November Issue 2009
Interview: Mohammed Hanif
We all know Mohammed Hanif as the author of A Case of Exploding Mangoes. This week at Shanaakht, Karachiites will get to see a different side of the award-winning writer: the fan of Urdu and Punjabi literature. Hanif talks to Newsline about what he plans to read at the event “Chand Sitaray Tallay.”
Which writers are you going to read from at Shaanakht?
I’m going to read from a couple of writers. I’m not sure if I’ll have the time to talk about them at length. Tentatively, what I’ve chosen so far is, I’m going read a poem from a Punjabi poet, Najam Hussain Syed. He’s very famous, probably the leading contemporary Punjabi poet. I’m going to read one of his poems that is about money and empires.
Will you just be reading the poem or will you also discuss it?
I don’t think there will be enough time to discuss it. We’re only going to have about seven or eight minutes. So I’ll just read a couple of bits from the poem. I also plan on reading from a book of non-fiction by Mubarak Haider. Its called Tehzeeb-e-Nargiseyyat and it came out last year. It’s brilliantly written with a very clear-headed analysis of the political situation, and it looks at the Muslim world’s relationship with the rest of the world from a historical perspective. And then if I have time, I might read something from another poet; maybe from Munib Niazi who’s another brilliant poet and just passed away recently.
Shanaakht is about exploring Pakistani identity. Is it possible to have one Pakistani identity?
I don’t think we have just one culture or identity. We have dozens of cultures. The only thing we have in common is that we were born here and have a Pakistani passport and so end up being called Pakistanis. There are various Pakistani identities and they keep shifting and changing. When I’m abroad and people ask me where I’m from, I say Karachi. And if I’m in Karachi and people ask me where I’m from, then I say Okara. And if I’m in Okara and people ask me where I’m from then I give them the name of my village. So identity overlaps and shifts and I don’t really think about these things.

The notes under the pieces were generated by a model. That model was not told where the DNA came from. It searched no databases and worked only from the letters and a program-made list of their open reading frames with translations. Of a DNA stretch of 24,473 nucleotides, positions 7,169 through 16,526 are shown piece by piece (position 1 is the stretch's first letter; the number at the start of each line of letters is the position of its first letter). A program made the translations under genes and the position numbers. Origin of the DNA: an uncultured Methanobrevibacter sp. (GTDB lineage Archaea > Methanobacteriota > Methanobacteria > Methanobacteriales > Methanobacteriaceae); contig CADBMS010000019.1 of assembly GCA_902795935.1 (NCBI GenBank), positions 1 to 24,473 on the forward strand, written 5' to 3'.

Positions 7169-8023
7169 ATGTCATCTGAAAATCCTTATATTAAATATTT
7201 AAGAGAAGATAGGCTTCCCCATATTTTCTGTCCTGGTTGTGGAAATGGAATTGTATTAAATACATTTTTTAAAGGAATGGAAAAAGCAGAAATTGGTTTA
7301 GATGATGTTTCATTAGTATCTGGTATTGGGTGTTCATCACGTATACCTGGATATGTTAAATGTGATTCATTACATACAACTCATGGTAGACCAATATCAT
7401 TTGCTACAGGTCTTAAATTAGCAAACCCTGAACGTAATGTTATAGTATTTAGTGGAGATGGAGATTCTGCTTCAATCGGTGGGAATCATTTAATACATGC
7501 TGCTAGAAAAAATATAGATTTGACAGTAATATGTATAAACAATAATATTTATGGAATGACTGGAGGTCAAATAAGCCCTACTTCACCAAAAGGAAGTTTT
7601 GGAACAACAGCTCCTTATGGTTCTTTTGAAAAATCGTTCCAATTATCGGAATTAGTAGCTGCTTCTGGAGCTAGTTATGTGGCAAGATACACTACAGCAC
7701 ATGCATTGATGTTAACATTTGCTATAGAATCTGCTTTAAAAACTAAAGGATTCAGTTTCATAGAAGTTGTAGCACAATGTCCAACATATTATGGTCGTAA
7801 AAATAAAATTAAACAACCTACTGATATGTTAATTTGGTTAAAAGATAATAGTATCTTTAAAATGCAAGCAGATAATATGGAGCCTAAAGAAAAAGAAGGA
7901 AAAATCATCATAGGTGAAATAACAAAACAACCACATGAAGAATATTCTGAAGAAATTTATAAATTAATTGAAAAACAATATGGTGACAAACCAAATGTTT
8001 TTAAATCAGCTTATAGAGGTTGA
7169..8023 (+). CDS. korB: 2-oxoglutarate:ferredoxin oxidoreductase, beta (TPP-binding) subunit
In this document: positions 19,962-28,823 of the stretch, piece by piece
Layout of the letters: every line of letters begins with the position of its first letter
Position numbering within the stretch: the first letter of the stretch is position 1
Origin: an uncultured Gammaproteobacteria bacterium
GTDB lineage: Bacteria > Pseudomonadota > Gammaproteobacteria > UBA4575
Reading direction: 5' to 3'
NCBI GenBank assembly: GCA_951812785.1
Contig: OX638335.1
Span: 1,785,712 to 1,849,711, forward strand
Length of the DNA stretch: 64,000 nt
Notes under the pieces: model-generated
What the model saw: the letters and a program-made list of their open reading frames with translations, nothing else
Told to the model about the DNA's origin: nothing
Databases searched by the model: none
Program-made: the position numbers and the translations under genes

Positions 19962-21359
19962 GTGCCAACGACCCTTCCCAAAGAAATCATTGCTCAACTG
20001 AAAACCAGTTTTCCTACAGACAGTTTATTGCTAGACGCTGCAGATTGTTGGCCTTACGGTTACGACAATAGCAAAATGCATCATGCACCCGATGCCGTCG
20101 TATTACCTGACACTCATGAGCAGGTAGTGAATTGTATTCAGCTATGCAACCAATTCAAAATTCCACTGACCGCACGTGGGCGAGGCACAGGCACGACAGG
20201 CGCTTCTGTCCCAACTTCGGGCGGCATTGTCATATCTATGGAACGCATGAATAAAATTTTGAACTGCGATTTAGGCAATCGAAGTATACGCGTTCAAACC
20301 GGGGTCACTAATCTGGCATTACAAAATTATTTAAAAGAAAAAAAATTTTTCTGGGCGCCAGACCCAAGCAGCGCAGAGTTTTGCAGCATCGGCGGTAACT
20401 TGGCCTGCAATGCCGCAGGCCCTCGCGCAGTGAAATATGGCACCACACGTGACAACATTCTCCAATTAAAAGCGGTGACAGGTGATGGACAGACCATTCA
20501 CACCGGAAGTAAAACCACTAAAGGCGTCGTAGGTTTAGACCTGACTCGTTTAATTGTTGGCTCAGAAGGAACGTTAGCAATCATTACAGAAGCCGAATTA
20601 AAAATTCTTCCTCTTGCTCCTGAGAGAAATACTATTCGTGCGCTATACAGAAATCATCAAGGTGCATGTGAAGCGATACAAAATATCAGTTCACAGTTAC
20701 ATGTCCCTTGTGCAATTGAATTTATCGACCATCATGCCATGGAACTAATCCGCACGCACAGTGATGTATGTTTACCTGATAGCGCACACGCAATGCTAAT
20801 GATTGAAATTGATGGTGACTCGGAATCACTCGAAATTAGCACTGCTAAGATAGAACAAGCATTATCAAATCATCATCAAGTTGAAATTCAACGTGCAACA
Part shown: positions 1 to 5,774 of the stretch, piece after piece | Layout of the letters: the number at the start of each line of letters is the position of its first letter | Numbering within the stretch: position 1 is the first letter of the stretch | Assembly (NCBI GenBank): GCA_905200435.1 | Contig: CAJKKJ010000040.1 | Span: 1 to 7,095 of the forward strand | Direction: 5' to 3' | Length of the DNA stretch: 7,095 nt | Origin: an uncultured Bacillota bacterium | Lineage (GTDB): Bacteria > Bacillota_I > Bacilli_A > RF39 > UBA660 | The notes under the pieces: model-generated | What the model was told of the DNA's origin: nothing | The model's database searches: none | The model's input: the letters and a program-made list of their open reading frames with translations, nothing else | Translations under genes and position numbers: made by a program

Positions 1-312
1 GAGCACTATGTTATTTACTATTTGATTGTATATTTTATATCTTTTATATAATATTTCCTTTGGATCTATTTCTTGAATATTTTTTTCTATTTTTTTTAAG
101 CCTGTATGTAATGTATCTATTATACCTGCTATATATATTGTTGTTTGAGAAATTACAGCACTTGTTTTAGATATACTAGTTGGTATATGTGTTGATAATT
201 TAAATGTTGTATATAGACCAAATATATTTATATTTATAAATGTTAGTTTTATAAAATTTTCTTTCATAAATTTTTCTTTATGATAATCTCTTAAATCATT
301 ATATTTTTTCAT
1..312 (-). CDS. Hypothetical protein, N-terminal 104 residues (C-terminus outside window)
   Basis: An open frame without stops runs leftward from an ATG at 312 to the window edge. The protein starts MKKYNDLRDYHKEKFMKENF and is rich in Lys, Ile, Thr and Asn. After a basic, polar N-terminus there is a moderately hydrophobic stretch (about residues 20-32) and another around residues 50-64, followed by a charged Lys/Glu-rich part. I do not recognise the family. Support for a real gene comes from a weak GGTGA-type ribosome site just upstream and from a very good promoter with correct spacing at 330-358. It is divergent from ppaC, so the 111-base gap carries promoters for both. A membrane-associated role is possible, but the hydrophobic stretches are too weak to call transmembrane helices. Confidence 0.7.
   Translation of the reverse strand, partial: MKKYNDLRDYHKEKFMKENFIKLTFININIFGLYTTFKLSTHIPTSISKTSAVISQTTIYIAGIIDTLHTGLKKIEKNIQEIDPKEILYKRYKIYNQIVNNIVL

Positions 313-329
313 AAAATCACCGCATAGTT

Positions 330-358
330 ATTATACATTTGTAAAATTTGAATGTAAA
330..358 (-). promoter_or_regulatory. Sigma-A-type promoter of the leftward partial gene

Even in literature, English-language writers tend to become media celebrities while Urdu writers are somewhat ignored. Do you think having English-language writers read Urdu and Punjabi literature might help bridge this gap?
I think the idea behind this event is that I’ve read a lot of writers who I really love and this is an opportunity to share some of that with people who may or may not have read them. As a writer you usually just end up reading your own work. That’s what I’ve done for the last year and a half and I’m sick and tired of hearing my own words. It’s become really banal and dull since you keep reading the same passages over and over again.
Do you know what the other writers at the event will be reading? And are you going to be involved in any other events at Shanaakht?
I haven’t spoken to them. But I know Fehmida Riaz and have admired her for a very long time. Musharraf Farooqi is also a friend. I won’t be involved in other events, but I’m going to go see a play there.
Shanaakht Festival events mentioned in this interview:
CHAND SITARAY TALLAY | 8:30 November 10
Hosted by Feryal Gauhar
Curated by Still Waters Publishing
(Please note: This performance has limited seating. Please pick up free passes from the venue on Tuesday, 10 November, 2009)
For more information visit CAP’s official website where you can find a full programme for this year’s festival. Go to citizensarchive.org and click on Shanaakht.
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Nadir Hassan is a Pakistan-based journalist and assistant editor at Newsline.